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Kenya determined to implement sixteen per cent VAT on fuel

NAIROBI (Xinhua) -- Kenya’s tax collector insisted on Saturday that the 16 percent fuel tax will be implemented despite a vote on Thursday by Parliamentarians to delay its implementation by two years.

The Kenya Revenue Authority (KRA) told members of the public, oil marketers, resellers and retailers that that the value added tax (VAT) will be charged on all petroleum products at a rate of 16 percent on all transactions with effect from Sept. 1.

"The changes are contained in the Finance Act 2013 which extended the exemption for three years.

"Further, the exemption was extended by two more years under the Finance Act 2016.

"Consequently, the VAT charge on petroleum products has now come into effect," the KRA said in a statement issued in Nairobi.

The lawmakers on Thursday voted to delay the introduction of 16 per cent tax on petroleum products to 2020, saying it might have a major impact on the economy.

The legislators said the amendment was meant to cushion Kenyans from the high cost of living as prices of basic commodities including transport fares were to rise.

The tax was first introduced on petrol, diesel, kerosene and jet fuel in the VAT Act of 2013, with a three-year grace period.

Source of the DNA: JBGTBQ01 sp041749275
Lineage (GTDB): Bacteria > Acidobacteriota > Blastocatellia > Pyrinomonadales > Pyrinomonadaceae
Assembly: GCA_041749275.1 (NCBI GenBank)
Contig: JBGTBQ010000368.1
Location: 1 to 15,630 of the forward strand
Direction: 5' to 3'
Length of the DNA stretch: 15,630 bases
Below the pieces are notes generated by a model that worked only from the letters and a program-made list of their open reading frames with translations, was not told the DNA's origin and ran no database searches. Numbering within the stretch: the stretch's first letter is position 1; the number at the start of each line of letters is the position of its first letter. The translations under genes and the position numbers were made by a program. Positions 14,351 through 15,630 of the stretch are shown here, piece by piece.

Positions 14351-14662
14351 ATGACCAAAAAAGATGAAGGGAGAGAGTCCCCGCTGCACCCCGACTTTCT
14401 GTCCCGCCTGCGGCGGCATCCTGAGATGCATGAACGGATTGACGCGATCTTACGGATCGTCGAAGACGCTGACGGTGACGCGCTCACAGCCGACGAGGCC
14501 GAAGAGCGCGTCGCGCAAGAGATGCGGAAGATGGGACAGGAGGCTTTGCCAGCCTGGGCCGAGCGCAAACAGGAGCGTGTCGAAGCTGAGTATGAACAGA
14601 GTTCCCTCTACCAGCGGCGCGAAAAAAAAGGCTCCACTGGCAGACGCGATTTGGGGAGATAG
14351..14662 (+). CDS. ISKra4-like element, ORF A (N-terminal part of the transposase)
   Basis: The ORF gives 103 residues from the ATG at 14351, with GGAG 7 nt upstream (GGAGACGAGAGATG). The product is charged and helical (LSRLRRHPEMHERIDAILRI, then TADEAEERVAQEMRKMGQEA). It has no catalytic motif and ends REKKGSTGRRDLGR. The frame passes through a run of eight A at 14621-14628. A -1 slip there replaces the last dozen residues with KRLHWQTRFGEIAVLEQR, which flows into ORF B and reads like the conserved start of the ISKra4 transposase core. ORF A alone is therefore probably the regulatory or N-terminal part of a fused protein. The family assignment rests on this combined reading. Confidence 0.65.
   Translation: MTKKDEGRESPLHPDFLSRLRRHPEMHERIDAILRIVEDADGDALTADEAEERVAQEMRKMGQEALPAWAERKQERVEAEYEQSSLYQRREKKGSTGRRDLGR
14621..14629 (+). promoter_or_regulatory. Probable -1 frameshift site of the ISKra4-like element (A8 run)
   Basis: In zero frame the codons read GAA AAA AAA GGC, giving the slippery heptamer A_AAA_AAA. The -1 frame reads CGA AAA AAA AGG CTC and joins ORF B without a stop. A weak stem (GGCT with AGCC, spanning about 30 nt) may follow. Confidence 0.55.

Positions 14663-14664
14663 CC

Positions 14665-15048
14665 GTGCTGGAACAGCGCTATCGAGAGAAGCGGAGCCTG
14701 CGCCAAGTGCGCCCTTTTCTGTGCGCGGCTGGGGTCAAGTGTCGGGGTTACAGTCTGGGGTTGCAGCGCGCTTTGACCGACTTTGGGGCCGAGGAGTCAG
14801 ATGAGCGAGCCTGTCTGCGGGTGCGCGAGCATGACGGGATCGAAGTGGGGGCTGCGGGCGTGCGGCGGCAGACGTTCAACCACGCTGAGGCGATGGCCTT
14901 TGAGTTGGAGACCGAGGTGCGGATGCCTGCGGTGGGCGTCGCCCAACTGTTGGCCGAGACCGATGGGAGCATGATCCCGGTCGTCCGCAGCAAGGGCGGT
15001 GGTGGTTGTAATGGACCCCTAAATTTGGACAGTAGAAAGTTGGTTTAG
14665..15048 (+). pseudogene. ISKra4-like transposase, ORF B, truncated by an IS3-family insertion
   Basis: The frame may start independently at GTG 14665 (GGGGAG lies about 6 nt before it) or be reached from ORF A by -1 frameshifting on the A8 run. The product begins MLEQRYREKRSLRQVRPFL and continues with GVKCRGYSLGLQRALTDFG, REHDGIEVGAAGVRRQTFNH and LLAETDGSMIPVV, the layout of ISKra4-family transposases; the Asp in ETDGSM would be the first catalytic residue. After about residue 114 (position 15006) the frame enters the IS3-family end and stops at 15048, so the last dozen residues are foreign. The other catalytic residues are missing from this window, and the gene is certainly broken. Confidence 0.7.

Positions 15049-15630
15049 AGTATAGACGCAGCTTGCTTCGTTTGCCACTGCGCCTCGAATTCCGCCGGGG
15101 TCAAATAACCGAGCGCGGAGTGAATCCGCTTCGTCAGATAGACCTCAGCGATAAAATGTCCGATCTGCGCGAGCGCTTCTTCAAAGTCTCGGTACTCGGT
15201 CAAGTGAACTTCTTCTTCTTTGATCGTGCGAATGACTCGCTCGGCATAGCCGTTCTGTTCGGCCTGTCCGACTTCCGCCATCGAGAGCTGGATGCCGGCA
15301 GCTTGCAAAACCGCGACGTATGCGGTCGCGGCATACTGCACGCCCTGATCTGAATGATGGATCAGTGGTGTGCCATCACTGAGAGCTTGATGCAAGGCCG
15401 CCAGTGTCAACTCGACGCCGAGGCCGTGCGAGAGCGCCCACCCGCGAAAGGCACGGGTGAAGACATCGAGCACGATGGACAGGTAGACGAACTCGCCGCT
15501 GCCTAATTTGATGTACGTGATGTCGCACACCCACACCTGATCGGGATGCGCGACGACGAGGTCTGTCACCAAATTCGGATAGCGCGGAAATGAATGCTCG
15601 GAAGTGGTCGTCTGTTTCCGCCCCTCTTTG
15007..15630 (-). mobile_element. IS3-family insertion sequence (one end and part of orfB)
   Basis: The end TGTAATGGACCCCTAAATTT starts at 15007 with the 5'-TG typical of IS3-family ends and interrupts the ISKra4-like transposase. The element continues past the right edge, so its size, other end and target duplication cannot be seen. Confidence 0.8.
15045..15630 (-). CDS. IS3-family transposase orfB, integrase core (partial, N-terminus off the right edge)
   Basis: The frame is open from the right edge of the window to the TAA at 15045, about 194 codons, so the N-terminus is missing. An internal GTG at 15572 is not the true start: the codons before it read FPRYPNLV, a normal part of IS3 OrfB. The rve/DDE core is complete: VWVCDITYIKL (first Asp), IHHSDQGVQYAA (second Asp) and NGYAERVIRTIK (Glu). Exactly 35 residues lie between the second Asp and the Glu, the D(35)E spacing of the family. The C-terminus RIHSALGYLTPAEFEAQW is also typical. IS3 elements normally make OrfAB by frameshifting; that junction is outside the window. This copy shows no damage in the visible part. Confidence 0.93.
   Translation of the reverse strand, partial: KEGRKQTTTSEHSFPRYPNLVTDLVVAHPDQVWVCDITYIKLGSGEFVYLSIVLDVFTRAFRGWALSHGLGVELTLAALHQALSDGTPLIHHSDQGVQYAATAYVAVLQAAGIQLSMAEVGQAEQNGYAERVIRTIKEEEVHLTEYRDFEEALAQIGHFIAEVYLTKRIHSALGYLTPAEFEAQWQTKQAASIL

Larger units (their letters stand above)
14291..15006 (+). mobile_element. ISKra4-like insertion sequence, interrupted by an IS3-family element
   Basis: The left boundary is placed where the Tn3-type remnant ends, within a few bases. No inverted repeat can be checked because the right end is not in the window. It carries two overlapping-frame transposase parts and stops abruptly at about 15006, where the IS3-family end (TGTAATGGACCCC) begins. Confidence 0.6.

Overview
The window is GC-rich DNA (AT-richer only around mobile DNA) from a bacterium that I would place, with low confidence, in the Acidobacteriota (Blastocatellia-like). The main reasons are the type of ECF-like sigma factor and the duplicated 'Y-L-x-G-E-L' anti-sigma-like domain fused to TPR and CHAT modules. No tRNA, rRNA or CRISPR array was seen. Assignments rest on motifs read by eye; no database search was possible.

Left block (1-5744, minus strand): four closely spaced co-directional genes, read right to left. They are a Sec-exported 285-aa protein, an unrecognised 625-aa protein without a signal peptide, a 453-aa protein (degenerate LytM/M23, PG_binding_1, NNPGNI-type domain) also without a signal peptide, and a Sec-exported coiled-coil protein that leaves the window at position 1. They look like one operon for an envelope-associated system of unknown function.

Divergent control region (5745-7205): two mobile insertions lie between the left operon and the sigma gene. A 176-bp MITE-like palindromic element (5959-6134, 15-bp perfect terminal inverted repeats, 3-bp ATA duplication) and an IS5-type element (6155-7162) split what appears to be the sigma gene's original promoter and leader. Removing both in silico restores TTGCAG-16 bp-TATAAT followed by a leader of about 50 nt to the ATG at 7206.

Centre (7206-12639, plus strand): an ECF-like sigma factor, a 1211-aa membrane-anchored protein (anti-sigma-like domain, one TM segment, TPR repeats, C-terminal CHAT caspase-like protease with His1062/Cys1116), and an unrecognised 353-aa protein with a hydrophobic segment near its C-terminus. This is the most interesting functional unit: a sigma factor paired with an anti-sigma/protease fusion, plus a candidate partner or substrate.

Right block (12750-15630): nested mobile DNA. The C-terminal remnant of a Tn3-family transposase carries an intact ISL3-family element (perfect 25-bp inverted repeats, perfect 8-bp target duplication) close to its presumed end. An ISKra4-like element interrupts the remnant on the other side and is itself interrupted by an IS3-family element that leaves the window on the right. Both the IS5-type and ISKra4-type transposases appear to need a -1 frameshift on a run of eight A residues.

In a statement, KRA advised importers, depots, distributors and retailers, including pump stations, to charge, account and submit returns on the same to KRA by 20th of the succeeding month.

"KRA has instituted measures to support oil industry players in complying with the law.

"We have also engaged the Energy Regulatory Commission in order to ensure coordinated action by relevant government agencies," it said.

Industry and consumer lobby groups had warned that the tax would set off sharp price increases and stall overall economic growth.

Motorists had earlier indicated that they would increase fares by 20 percent starting Sept. 1.

The Consumers Federation of Kenya and Kenyan private sector players also raised concerns that an increase in fuel prices would result in a hike on consumer price.

"Fuel products are part of Kenya’s most taxed commodities.

The tax measures are on the back of a push by the International Monetary Fund (IMF) to enable the government to raise more revenue to curb mounting debt following increased domestic and external borrowing.

The measure was among the conditions given to Kenya by IMF in 2015 when it offered the East African nation 1.5 billion U.S. dollars standby loan.

The fuel price hike, therefore, sets up the East African nation’s residents to higher inflation.

Goods and services whose prices are set to rise include electricity, transport, all manufactured products like milk, bread and cooking fat, and all agricultural produce.


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